New Infrastructure Spending Bill Could Add 3% to Steel Demand

Written by Tim Triplett

What does the infrastructure spending plan passed this week by the Senate mean for steel?

On Tuesday, in a bipartisan vote, the Senate passed a $1 trillion infrastructure package that includes $550 billion in new federal spending. That measure now moves on to the House for consideration.

Around 44% of total U.S. steel demand is for construction-related spending. Therefore, if the deal passed by the Senate gets House approval, it has the potential to increase steel demand by around 3% or 3.0 million tons per year for five years, estimates the CRU Economics Team. Demand for that steel would be front-loaded, as steel is often used early in construction projects.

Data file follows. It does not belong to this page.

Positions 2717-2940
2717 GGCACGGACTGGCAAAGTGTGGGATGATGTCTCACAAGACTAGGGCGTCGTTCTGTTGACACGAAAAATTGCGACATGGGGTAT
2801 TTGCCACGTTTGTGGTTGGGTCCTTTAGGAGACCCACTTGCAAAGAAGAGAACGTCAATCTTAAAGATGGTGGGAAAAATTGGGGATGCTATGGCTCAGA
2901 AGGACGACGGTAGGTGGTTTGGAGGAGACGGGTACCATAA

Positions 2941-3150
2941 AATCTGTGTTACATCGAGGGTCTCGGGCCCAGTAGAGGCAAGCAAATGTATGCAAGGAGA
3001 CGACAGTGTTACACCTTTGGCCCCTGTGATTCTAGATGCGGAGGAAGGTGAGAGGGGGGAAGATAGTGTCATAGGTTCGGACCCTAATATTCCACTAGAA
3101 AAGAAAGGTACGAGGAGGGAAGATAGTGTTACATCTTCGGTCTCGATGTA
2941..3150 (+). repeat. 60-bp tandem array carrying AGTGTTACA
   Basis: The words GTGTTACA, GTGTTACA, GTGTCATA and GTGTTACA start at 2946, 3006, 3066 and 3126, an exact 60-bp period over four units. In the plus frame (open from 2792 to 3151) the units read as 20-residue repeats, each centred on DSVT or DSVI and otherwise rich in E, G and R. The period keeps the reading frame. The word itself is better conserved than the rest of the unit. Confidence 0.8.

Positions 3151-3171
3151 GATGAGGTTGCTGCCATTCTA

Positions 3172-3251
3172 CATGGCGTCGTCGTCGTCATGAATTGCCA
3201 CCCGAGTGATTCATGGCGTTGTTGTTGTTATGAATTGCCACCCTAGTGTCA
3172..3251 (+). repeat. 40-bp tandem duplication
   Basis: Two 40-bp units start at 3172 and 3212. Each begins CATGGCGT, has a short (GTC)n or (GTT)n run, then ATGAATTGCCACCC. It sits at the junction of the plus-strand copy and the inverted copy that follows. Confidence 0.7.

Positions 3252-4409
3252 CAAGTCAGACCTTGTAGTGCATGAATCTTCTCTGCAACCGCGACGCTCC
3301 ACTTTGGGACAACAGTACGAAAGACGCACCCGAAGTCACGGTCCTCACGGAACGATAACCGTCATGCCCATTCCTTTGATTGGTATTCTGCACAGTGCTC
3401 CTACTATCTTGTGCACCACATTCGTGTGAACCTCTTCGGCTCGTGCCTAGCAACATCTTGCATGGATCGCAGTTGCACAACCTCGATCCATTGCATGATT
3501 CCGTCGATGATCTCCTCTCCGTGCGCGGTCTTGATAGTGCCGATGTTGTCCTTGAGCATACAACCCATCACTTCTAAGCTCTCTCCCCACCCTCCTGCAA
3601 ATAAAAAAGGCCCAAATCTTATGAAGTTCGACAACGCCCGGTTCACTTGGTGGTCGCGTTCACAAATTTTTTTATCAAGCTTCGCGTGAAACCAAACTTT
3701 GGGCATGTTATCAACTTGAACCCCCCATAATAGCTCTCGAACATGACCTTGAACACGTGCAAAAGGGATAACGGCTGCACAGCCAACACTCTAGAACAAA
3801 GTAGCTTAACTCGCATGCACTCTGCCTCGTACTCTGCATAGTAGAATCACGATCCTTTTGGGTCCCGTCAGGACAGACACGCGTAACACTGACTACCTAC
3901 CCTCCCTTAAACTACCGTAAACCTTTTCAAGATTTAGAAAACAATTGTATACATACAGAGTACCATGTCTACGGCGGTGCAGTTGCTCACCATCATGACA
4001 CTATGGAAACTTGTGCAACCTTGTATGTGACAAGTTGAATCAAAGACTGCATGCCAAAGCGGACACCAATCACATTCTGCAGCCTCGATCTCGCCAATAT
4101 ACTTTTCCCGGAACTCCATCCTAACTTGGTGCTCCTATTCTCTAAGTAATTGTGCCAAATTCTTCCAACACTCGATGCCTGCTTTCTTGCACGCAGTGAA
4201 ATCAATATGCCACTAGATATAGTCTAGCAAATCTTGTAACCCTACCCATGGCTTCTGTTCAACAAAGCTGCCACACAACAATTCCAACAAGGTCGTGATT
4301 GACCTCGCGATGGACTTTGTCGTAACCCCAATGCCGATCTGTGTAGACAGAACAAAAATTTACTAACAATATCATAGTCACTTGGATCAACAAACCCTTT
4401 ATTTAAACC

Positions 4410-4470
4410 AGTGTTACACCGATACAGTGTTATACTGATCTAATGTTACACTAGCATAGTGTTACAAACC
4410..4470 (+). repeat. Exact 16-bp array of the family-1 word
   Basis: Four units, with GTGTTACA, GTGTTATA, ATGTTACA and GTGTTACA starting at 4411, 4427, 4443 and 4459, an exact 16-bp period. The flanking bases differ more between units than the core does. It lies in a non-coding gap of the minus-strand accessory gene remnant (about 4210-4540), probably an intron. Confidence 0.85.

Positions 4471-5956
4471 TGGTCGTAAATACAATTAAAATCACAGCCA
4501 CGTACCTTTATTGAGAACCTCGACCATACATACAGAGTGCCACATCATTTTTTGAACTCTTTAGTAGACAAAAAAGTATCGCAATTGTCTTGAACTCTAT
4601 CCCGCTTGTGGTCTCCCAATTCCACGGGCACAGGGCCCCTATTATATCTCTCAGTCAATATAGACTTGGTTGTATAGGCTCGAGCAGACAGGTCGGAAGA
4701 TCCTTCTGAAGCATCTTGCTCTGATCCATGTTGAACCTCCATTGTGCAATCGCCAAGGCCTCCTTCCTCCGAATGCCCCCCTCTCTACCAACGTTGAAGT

CRU Principal Analyst Josh Spoores noted that the increase could be as high as 4 million tons. “It all depends on the price of steel. Higher price equals less volume, and the vast majority of this is longs products and plate. Sheet demand here is limited,” he said.

There is bipartisan support for investing in the nation’s crumbling infrastructure, though much disagreement over the appropriate scale and source of the funding. The American Society of Civil Engineers estimates the infrastructure funding gap could reach $2.6 trillion by 2029. Continued underinvestment could mean a loss of $10 trillion in GDP and 3 million jobs by 2039, CRU estimates.

Also passed by the Senate this week was the Biden administration’s $3.5 trillion budget blueprint that calls for further spending on healthcare, climate and education, which is expected to face strong Republican opposition.

By Tim Triplett,


Latest in Economy